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Blueberries were a bit of a surprise. It started out that I bought one as a “just because” gift for Kevin a few months ago but it turns out I like them now too so we have 4 different bushes. There are two of the itty bitty 2′ x 2′ variety, a full-sized one, and another that’s in between. Yay for growing food! We also added 3 little apple trees earlier this year too – a 4-variety espalier, a golden sentinel (the stick kind you can grow in a pot), and a mini-dwarf honey crisp. It’s been fun to make space for all these much needed sources of nourishment and to watch them grow!

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In the “landscaped” parts of our yard the yard things are coming along. The vine maples are getting bigger, the bunchberry is becoming more carpet-like and the huckleberries…. oh, those are the best! I also like that the birds come to visit our trees and the smoke bush that hangs in from the neighbours side. I get to hear them at breakfast and dinner and watch them when I’m out on the deck for lunch. Oh and those rudbeckia’s are out of control big this year. I can’t wait for them to bloom.

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with a little help from mom and dad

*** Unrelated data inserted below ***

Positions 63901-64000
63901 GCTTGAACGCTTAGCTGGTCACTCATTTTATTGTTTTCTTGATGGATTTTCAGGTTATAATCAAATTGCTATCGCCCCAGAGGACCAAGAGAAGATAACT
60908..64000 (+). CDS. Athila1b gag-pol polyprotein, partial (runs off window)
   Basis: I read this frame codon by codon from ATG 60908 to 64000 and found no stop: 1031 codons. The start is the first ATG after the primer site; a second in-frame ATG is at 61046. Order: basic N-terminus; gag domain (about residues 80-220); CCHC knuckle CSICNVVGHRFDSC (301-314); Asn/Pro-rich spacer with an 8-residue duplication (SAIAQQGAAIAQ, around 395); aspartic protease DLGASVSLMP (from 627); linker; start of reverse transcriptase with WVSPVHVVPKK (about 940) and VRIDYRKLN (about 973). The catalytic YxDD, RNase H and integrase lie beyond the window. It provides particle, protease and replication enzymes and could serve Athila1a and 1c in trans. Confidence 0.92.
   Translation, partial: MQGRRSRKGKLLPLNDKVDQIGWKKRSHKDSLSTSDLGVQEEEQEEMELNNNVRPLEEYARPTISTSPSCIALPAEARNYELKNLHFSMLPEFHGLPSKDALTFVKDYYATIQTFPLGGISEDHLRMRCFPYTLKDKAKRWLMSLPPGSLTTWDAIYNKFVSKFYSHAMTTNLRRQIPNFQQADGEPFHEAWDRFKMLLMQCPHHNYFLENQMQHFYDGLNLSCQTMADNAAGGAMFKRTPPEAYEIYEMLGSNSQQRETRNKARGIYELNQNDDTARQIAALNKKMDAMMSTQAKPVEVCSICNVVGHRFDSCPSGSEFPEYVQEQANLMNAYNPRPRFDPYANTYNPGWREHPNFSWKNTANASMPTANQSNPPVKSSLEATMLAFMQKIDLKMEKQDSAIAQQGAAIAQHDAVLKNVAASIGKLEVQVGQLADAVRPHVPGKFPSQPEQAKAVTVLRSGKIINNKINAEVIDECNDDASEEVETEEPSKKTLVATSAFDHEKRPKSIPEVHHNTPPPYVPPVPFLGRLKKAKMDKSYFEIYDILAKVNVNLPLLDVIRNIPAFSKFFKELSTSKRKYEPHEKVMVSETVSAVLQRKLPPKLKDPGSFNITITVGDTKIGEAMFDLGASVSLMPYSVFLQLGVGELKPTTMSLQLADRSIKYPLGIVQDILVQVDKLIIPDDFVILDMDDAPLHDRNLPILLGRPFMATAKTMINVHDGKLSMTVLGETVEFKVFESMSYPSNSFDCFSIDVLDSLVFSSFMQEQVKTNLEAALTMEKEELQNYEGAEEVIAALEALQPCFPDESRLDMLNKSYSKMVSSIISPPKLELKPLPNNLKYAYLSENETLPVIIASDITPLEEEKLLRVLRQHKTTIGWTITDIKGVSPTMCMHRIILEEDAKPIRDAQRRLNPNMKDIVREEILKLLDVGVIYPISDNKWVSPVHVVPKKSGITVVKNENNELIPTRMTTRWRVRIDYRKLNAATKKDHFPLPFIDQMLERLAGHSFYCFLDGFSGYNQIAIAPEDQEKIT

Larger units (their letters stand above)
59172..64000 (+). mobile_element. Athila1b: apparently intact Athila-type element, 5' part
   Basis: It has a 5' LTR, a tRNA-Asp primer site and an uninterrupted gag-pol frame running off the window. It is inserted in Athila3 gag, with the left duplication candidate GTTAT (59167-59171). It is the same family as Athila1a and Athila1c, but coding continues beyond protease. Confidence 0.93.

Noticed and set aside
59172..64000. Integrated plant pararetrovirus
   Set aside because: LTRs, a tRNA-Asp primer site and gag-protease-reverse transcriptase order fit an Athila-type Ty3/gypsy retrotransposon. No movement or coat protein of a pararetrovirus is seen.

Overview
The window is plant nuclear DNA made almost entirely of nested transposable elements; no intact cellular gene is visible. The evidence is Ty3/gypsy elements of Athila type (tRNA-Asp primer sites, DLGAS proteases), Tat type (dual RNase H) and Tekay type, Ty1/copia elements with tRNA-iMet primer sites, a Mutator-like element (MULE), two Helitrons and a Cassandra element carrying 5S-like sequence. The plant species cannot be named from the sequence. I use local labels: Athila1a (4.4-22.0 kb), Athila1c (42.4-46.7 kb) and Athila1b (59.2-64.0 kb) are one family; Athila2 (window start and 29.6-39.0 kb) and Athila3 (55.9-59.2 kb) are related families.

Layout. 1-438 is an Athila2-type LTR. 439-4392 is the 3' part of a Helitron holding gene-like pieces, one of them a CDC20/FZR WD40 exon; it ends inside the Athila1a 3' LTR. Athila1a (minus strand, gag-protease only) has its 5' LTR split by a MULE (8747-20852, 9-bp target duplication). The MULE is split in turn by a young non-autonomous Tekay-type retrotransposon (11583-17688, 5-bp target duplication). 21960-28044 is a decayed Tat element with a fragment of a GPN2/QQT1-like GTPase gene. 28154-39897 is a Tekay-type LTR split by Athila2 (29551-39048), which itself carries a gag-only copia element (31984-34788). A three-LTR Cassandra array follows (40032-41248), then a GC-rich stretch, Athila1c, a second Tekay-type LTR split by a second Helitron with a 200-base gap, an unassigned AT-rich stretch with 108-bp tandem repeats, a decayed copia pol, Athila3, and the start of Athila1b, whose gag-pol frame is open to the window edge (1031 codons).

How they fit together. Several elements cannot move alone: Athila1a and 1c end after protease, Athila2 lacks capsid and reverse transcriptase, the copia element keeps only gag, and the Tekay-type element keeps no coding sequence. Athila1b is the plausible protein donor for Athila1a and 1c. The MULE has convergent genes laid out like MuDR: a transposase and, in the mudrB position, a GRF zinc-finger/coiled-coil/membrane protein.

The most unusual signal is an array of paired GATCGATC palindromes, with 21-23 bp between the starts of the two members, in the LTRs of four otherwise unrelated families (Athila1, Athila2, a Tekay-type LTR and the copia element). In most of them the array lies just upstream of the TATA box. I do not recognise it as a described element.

Wow, there is so much work to do with a new house. Somehow I figured getting inside the house would be the big step. Now I know that’s not quite true!

In the past we’ve taken on the landscaping that was left for us – from a well established tiny back yard where perennials covered the ground and brought pleasant new surprises every few weeks to the weed and fairy ring filled lawn with a few sparse perennials in poorly kept beds. Neither of us much enjoyed maintaining a lawn so this time we’re doing things quite differently.

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On this property our landscaping will focus on providing food for us and the birds, bees and butterflies while using as little water as possible. The wildlife-oriented landscape will double as a pleasant landscape for when we’re relaxing with family and friends outside. Doing away with the lawn should help to reduce my knack for getting mosquito bites and it means no more lawn mowing. That’s something we’re both quite excited about! More wildlife viewing is sure to satisfy us too.

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Since we moved to town a few years ago I’ve become much more knowledgeable about growing food and have been practising in pots and a community garden. I had hoped to have a lot more food growing in our yard by now but everything takes time. It was worth it to spend more time finishing things up on the inside so we can enjoy it now.

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We still have quite a bit of work to do but this past weekend was a quite a break through weekend. My folks drove up to visit with the full intention of working hard in the yard. With their help we were able to take care of a lot of the things on the list like levelling out the back patio, shaping the dry creekbed/runoff swale, and creating the foundation for the vegetable garden beds in the front. My dad also cleaned all the moss off of the shed!